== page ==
It raises a lot of questions and I don’t have many of the answers, but it is, apparently, an image from a German propaganda leaflet titled Lightning News, dropped on Allied troops on the western front in 1944 – the leaflet is dated October 31st.

My source for this information is the website and an article titled “Sex and Psychological Operations” by Herbert A Friedman.

But the questions I have relate to the original source of the image.  First, I wonder where it's an extant photograph or one taken specially for this purpose.  And I wonder if it's German or American.  It would be good if we could read the labels on the bottles but the online image isn’t high enough res.  In either case, if it was extant, where did it come from?  Who was the photographer?  Who was the model?  Was it perhaps a “dirty postcard” – the nudity is explicit, but certainly not obscene, the model looks very cheerful and that message “Gee, it would be swell to be back home and mix a few cocktails with her,” seems quite mild by propaganda standards.

So many wartime propaganda images show the decent girls back home being corrupted and ravished by various kind of scoundrel; and of course anxieties of class, nationality, and race often come into it.  This kind of thing:

The lady on the couch has been besmirched, and willingly at that, if the message on the rear is to be believed, although the barman is still shaking merrily in the background.  He may of course be in the woman's fantasy.

Poking around the internet, doing various word and image searches, has left me no wiser about that Lightning News photograph, but I did find this image, one of a number, of Bettie Page behind a bar - no cocktail shaker in use.  It's obviously post-war, the hostilities are over, and what model has ever looked more cheerful, and less corrupted, behind a bar or anywhere else, than Bettie Page? 

Thursday, August 9, 2018


My pal Kevin Kinsella alerted me to a recent fad (I don’t think it’s quite a meme yet) on German Twitter where people are making sandwiches in the style of great visual artists.  Apparently it was started by a woman named Marie Sophie Hingst, with the hashtag #KunstGeschichteAlsBrotbelag. And others have joined in, as is the way with twitter.
Some are very literal indeed, just food cut into shapes to resemble works of art.   

But even before I clicked on the link Kevin sent me I was thinking of Mondrian and Rothko – and evidently so were others:

My own small addition to the genre is inspired by Carl Andre, top American minimalist, famous for his gridding, and it’s not a sandwich, but store-bought cheese tidbits arranged like this:

Of course, any work by Carl Andre would have been far more rigorous, far more geometrically precise, than my work, but then I suppose he wouldn’t have been using store-bought cheese tidbits

Monday, August 6, 2018


Food photography, it’s a funny old thing isn’t it?
      Here’s a rather wonderful picture of the “Housemade Potato Chips - gorgonzola and calabrian chili dip, parmesan, black pepper” at Stella Barra Pizzeria on Sunset Boulevard, in Los Angeles.

I didn’t take that picture, although I was there, and I did eat some of the chips.  It was taken by Lisa Jane Persky who’s a "proper" and very accomplished photographer.  And I know that if I’d taken took a picture of those chips, they just wouldn’t have looked that good.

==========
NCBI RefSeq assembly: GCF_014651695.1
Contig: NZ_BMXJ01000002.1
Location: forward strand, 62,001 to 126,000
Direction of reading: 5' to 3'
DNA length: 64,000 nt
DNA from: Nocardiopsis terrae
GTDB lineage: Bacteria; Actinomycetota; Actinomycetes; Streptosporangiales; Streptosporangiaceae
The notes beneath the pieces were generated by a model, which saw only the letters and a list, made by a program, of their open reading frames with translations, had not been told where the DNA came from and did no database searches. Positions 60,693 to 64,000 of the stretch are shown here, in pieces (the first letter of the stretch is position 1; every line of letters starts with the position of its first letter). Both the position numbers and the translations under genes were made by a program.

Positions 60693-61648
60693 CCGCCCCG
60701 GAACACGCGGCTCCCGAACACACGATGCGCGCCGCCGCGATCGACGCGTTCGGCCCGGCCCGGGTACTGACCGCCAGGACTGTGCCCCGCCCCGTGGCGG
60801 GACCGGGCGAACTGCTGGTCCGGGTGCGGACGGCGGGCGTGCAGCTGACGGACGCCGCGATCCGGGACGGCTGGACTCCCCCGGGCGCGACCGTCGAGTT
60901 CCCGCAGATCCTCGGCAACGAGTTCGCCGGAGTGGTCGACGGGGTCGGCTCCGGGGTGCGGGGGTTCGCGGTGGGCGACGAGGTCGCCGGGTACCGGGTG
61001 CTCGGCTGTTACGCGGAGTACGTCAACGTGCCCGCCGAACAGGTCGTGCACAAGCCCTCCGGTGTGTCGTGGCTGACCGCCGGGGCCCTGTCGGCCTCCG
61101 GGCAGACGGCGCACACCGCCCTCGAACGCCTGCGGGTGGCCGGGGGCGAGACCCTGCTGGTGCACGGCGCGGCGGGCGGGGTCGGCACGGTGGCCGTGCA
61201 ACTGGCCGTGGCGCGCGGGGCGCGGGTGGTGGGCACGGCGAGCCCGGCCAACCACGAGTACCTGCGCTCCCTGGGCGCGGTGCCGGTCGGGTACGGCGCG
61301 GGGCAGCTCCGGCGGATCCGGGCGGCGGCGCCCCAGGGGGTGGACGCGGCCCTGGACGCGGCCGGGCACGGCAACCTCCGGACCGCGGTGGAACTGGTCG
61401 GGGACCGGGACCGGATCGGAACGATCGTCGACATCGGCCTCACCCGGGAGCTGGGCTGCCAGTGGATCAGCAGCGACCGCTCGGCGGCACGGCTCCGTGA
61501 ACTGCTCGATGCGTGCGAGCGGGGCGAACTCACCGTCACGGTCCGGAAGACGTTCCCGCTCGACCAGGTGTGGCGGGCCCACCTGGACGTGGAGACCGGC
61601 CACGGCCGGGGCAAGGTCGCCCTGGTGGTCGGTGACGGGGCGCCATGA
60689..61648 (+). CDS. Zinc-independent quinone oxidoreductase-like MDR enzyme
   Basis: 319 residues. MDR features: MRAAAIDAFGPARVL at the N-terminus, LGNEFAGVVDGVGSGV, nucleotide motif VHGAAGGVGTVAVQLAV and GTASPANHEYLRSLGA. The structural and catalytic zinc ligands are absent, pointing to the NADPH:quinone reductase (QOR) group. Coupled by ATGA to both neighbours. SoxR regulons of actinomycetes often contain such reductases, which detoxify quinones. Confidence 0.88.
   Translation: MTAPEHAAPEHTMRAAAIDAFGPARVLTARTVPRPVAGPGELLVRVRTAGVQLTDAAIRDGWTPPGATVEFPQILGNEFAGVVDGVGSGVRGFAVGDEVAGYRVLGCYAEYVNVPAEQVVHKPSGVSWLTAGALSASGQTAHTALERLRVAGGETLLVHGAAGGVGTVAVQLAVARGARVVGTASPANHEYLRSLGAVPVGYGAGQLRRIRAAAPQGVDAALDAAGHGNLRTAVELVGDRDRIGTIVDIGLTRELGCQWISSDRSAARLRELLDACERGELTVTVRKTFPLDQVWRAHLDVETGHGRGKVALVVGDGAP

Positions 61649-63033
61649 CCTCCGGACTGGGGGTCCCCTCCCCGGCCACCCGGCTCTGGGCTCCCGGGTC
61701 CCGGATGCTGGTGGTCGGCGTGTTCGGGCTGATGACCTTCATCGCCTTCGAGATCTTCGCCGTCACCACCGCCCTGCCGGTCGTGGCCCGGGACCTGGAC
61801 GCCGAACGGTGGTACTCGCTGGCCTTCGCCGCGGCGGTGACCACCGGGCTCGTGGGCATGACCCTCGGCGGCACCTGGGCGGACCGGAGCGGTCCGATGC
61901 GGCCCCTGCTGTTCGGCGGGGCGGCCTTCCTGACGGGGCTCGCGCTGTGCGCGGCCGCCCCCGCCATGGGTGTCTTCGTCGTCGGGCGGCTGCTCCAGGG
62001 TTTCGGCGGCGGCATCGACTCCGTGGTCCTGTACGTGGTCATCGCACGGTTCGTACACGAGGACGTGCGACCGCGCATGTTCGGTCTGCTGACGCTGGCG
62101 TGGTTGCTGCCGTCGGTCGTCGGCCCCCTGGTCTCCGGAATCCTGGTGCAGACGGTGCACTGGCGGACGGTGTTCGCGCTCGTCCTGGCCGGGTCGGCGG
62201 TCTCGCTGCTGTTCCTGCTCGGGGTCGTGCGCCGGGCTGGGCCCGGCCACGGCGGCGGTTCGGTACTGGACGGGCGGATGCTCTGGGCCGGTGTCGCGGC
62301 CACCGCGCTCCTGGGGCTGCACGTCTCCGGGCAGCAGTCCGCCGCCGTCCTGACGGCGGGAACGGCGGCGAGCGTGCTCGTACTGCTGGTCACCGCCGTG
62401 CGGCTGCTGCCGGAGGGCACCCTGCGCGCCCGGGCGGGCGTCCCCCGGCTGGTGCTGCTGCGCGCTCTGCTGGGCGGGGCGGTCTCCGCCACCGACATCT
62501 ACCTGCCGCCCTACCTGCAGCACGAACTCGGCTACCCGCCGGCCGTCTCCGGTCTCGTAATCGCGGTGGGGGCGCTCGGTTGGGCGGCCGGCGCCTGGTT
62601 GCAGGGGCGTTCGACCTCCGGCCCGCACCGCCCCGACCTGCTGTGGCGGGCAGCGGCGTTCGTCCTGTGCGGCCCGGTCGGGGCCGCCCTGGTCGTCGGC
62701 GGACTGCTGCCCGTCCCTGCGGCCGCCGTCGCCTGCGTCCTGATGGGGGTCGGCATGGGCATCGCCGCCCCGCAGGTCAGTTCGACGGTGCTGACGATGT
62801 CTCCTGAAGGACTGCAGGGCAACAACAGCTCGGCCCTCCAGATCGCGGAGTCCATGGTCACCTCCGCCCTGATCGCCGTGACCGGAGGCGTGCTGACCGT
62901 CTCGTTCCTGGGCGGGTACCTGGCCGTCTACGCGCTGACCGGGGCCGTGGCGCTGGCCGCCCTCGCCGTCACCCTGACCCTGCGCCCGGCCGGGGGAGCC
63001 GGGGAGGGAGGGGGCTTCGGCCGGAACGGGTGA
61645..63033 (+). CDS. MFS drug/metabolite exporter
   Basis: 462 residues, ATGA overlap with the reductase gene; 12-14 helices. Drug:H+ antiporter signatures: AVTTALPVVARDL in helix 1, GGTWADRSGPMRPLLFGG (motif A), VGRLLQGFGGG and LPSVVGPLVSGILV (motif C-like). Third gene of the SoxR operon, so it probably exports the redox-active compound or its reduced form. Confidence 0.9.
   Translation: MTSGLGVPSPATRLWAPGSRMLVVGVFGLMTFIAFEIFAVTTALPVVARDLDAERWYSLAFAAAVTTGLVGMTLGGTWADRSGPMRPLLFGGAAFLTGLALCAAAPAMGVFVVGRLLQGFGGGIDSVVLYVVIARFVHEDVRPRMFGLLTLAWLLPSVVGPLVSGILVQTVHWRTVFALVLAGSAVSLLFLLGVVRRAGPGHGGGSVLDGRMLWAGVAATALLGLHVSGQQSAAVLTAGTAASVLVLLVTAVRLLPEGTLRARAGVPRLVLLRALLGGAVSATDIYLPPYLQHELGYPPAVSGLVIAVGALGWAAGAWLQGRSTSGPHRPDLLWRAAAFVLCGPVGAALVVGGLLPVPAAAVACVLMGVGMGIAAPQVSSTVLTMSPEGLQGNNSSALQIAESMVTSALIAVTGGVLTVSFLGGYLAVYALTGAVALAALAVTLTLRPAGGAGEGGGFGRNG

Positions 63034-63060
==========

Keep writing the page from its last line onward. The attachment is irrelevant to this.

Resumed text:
Here is what photographer Ellen Auerbach had to say on the subject: 

And here’s one I did earlier, when I was trying to become the “Cheese and pickle doostep sandwich” at The Royal Oak Inn, in Woodchester, Gloucestershire in England.  I guess I failed in my becoming.  On balance I think that was probably for the best.

Saturday, August 4, 2018


I’ve been thinking I might go on a road trip to Idaho next month, and I suppose I must have googled a few tourists destinations, but I was still surprised (to the extent that anything about the internet surprises me anymore), that The Idaho Potato Museum in the town of Blackfoot, came up on Facebook as a recommended page. I was already thinking I might go there but if Facebook recommends it  … well …

The museum’s Facebook page contains this image: 

It’s one that many of us have seen before, and it's there because the museum has been asked to verify whether this is a bona fide picture of an Idaho Potato Queen.  Alas they can neither confirm nor deny.
These models are easier to authenticate – 

They’re on the 2015 calendar for the Bavarian Farmers Association.  The cast includes Bavaria's then reigning "Potato Queen," Kathrin Schoderer. This is her apparently:

And here for comparison is a picture of Marilyn Monroe in a very well-tailored potato sack.  The image is available at the Idaho Potato Museum on a fridge magnet.

I would have thought that an erotic obsession with potatoes is one of the more minor paraphilias and yet, and yet …

        James Johnson was an Englishman who went on a 5 day drug binge with some friends, earlier this year, and was eventually arrested while wearing women’s underwear and filling a hotel bathtub with potatoes at the Travelodge in Eastleigh, near Southampton.

He was prosecuted not for potato or underwear offences but for possession of MDMA, 2CB, and 5-MAPB with intent to supply.   In court, the judge asked Johnson why he’d done it and Johnson replied: “It felt like the right thing to do at the time,” which I suppose is the only reason why anybody ever does anything ever, illegal or legal.

While images of Mr. Johnson remain elusive, I have been able to find a picture of the Travelodge in question.